SharePoint Crawl Rules Appears to Ignore Some URL Protocols

I recently came across an issue relating to crawling people information in SharePoint and the use of crawl rules to exclude certain content.

The issue revolved around a requirement to exclude content contained within peoples’ MySites, but include user profile information so that people searches could still be conducted. The following crawl rule had been configured and was successfully excluding MySite content, but was also excluding the user profile data (crawled using the sps3s:// protocol):

URL Exclude or Include
https://mysite.domain.com/* Exclude

Using the crawl rule test facility indicated that while SharePoint treats http:// and https:// differently, https:// and sps3s:// appear to be treated the same as far as crawling is concerned, so if the above crawl rule is in place, items in the MySite root site collection, both with an https:// and sps3s:// prefix, will not be crawled, and therefore user profile data and people search will not be available:

Crawl rule test

[Screen shot from lab SharePoint 2010 system. however the same tests have been performed against SharePoint 2013 and 2016 with the same results]

In fact what is happening is that the sps3s:// prefix tells SharePoint which connector to use, and in the case of people search, this is translated into a call to a web service at the host specified, i.e. https://mysite.domain.com/_vti_bin/spscrawl.asmx, so the final call that is made is in fact to an https:// prefix, hence the reason that the people data is not crawled.

Replacing the above crawl rule with the following rule corrects the issue allowing people data stored in the MySite root site collection to be indexed and therefore be available for users to search:

URL Exclude or Include
https://mysite.domain.com/personal/* Exclude

SPWakeUp for SharePoint 2016

If you use SharePoint, you’ll know that some mechanism to wake up the hosted sites after the application pools are recycled overnight is very helpful (essential even) for the end user experience.

I’ve compiled a version of SPWakeUp for SharePoint 2016, which can be downloaded from https://onedrive.live.com/redir?resid=439F1389F21A368F%21496648.

If you want to compile this for yourself, this is the method I followed to get the above version:

  1. Grab a copy of the source code for SPWakeUp from https://spwakeup.codeplex.com/downloads/get/152410 and unpack it.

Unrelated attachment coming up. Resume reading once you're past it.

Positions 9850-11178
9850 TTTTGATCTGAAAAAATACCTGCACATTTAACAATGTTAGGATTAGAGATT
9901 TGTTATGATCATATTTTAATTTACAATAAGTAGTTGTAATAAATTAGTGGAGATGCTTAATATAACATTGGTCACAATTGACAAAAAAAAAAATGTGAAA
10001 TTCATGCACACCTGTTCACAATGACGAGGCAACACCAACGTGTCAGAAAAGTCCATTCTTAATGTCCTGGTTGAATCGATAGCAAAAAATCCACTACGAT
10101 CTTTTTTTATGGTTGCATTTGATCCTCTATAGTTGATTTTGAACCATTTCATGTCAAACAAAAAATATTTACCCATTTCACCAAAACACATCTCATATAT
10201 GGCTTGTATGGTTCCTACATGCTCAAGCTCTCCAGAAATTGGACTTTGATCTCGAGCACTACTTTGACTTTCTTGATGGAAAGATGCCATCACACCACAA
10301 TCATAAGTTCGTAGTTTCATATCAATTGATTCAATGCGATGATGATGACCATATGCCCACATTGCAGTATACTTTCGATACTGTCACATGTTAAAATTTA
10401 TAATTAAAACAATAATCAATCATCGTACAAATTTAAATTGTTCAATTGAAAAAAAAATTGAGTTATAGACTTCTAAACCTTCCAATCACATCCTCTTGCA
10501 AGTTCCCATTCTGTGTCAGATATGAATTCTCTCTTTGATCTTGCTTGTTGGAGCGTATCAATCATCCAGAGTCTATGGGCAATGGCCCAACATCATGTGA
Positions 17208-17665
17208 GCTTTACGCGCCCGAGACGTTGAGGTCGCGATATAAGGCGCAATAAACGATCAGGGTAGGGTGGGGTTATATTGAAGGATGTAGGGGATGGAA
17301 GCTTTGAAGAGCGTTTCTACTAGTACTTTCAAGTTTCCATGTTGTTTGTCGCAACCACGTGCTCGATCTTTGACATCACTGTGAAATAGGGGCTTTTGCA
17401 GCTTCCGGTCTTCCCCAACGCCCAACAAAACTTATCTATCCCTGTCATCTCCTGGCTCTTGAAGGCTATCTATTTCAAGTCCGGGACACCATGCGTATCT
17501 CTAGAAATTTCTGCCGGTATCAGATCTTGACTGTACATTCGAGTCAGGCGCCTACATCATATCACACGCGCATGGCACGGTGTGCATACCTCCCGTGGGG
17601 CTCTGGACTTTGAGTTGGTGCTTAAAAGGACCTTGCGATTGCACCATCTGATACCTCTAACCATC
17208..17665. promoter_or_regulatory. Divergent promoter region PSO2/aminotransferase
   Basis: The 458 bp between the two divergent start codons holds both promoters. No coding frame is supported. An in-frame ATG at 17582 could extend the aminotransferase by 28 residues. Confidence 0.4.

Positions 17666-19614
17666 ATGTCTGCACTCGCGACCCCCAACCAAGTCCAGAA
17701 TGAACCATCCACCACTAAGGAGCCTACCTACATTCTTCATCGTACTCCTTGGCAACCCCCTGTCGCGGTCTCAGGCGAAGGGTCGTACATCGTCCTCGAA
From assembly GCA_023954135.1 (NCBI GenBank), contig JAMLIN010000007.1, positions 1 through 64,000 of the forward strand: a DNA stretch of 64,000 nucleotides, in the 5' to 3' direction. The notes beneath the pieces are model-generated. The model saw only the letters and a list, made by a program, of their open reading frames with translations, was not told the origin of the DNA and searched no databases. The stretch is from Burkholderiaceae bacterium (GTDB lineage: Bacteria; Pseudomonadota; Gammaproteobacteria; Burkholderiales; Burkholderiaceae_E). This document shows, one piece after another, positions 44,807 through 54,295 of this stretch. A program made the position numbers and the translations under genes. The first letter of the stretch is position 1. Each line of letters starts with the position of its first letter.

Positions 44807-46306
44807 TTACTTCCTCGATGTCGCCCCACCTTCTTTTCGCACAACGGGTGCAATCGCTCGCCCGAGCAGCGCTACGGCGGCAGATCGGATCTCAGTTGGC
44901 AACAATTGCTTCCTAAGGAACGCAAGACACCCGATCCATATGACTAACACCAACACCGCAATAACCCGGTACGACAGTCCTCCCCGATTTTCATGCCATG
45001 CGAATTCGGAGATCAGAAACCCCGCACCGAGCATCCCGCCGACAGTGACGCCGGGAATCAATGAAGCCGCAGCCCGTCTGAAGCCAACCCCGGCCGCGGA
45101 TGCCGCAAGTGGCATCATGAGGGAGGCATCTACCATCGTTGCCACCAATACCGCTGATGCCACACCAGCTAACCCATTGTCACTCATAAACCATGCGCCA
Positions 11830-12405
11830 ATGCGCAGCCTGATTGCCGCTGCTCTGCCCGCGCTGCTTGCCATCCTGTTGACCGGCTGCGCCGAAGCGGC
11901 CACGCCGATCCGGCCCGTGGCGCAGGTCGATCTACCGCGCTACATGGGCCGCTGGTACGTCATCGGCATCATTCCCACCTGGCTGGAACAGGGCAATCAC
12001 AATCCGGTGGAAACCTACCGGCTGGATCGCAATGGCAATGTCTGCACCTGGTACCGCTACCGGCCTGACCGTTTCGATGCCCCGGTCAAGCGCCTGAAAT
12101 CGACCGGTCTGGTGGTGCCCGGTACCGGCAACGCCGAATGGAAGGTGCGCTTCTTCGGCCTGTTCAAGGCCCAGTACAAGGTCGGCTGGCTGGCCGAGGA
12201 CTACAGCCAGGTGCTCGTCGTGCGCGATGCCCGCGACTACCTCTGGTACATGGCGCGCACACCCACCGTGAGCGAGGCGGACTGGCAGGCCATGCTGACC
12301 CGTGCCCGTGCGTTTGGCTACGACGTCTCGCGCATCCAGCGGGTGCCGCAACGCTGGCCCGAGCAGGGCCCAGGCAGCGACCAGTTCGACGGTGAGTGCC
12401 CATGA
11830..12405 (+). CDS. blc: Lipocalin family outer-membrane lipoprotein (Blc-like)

2. Open the solution in Visual Studio (I used Visual Studio 2015) and allow the automatic upgrade.
  3. Replace the reference to the Microsoft.SharePoint.dll in the solution with one pointing to the SharePoint 2016 version. You’ll want to grab a copy from C:\Program Files\Common Files\Microsoft Shared\Web Server Extensions\16\ISAPI on a SharePoint 2016 server.
  4. Modify the target framework for the application. I used 4.6.1 for the build above.
  5. Build either the debug or release version.

SharePoint 2007 with multiple domains

SharePoint can use multiple domains for user authentication, however I recently came across an issue when setting up an extranet using this scenario.

The steps for setting up SharePoint 2007 to use multiple domains for user authentication are relatively simple:

  • Add the second domain as a user profile source in the SSP
  • Issue the following stsadm command to encrypt the password for the account that is used to access the second forest or domain on each web front end server in the farm:
    stsadm –o setapppassword –password <password>
  • Issue the following stsadm command to add multiple domains to the people picker search list:
    stsadm –o set property –pn peoplepicker-searchadforests –pv domain:<original resource domain>;domain:<secondary domain>,<domain>\<username>,<password> –url <web application URL>

At this point I could successfully add users from the second domain to the security groups in a site collection or site, however when I attempted to log in as one of these users, I received a “500 – Internal server error”. Logging in as a user from the original resource domain worked fine however.

Modifying the web.config file for the web application to set CallStack to true and CustomErrors to Off didn’t give me any further information, at least in Internet Explorer 8, as I still saw the same “500 – Internal server error”, however viewing the web application in Firefox gave me a somewhat cryptic error:

Multi-domain login issue with FF - error

This error translates as STATUS_AUTHENTICATION_FIREWALL_FAILED, however the firewall wasn’t an issue in this scenario.

The solution was to grant the machine accounts for each of the web servers in the SharePoint farm an extra right in AD. The steps were:

  • On a domain controller, start “Active Directory Users and Computers”
  • On the view menu, ensure that the ‘Advanced Features’ option is checked
  • Locate the computer account for first of the web servers in the SharePoint farm
  • For the computer account, right-click and select properties and then click the security tab
  • Add the <external domain>\Domain Users group to the security list and grant the ‘Allowed to authenticate’ right. Click OK to close the dialog.
  • Repeat these steps for the computer accounts of all the other web servers in the farm

This resolved the issue and allowed users from the second domain to log into SharePoint.

Note that to achieve multiple domain authentication for SharePoint 2010, the same stsadm commands are used, and I therefore believe that the same issue may occur, however the above solution should also work for SharePoint 2010.